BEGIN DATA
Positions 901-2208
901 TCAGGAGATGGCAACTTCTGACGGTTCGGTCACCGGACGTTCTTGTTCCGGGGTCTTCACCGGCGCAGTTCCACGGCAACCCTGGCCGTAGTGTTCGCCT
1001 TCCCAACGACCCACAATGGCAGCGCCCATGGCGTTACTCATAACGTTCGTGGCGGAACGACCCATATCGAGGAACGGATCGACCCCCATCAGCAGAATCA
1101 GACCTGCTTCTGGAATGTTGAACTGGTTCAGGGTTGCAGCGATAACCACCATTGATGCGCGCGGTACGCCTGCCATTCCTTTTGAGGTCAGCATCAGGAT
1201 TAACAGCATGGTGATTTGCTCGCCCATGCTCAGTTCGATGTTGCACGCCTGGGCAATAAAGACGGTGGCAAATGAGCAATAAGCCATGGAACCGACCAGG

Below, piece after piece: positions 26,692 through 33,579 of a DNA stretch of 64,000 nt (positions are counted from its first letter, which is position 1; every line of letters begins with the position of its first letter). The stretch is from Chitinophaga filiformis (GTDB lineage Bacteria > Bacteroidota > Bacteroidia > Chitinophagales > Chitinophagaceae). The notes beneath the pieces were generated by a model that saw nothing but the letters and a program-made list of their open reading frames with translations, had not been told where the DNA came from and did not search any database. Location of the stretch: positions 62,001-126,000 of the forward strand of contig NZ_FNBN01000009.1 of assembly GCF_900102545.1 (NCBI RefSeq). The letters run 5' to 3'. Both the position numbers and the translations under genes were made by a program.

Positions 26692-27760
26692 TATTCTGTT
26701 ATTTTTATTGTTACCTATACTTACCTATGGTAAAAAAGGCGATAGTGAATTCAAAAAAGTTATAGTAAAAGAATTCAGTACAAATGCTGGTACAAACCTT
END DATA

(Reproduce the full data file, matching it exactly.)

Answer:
Positions 901-2208
901 TCAGGAGATGGCAACTTCTGACGGTTCGGTCACCGGACGTTCTTGTTCCGGGGTCTTCACCGGCGCAGTTCCACGGCAACCCTGGCCGTAGTGTTCGCCT
1001 TCCCAACGACCCACAATGGCAGCGCCCATGGCGTTACTCATAACGTTCGTGGCGGAACGACCCATATCGAGGAACGGATCGACCCCCATCAGCAGAATCA
1101 GACCTGCTTCTGGAATGTTGAACTGGTTCAGGGTTGCAGCGATAACCACCATTGATGCGCGCGGTACGCCTGCCATTCCTTTTGAGGTCAGCATCAGGAT
1201 TAACAGCATGGTGATTTGCTCGCCCATGCTCAGTTCGATGTTGCACGCCTGGGCAATAAAGACGGTGGCAAATGAGCAATAAGCCATGGAACCGACCAGG

Below, piece after piece: positions 26,692 through 33,579 of a DNA stretch of 64,000 nt (positions are counted from its first letter, which is position 1; every line of letters begins with the position of its first letter). The stretch is from Chitinophaga filiformis (GTDB lineage Bacteria > Bacteroidota > Bacteroidia > Chitinophagales > Chitinophagaceae). The notes beneath the pieces were generated by a model that saw nothing but the letters and a program-made list of their open reading frames with translations, had not been told where the DNA came from and did not search any database. Location of the stretch: positions 62,001-126,000 of the forward strand of contig NZ_FNBN01000009.1 of assembly GCF_900102545.1 (NCBI RefSeq). The letters run 5' to 3'. Both the position numbers and the translations under genes were made by a program.

Positions 26692-27760
26692 TATTCTGTT
26701 ATTTTTATTGTTACCTATACTTACCTATGGTAAAAAAGGCGATAGTGAATTCAAAAAAGTTATAGTAAAAGAATTCAGTACAAATGCTGGTACAAACCTT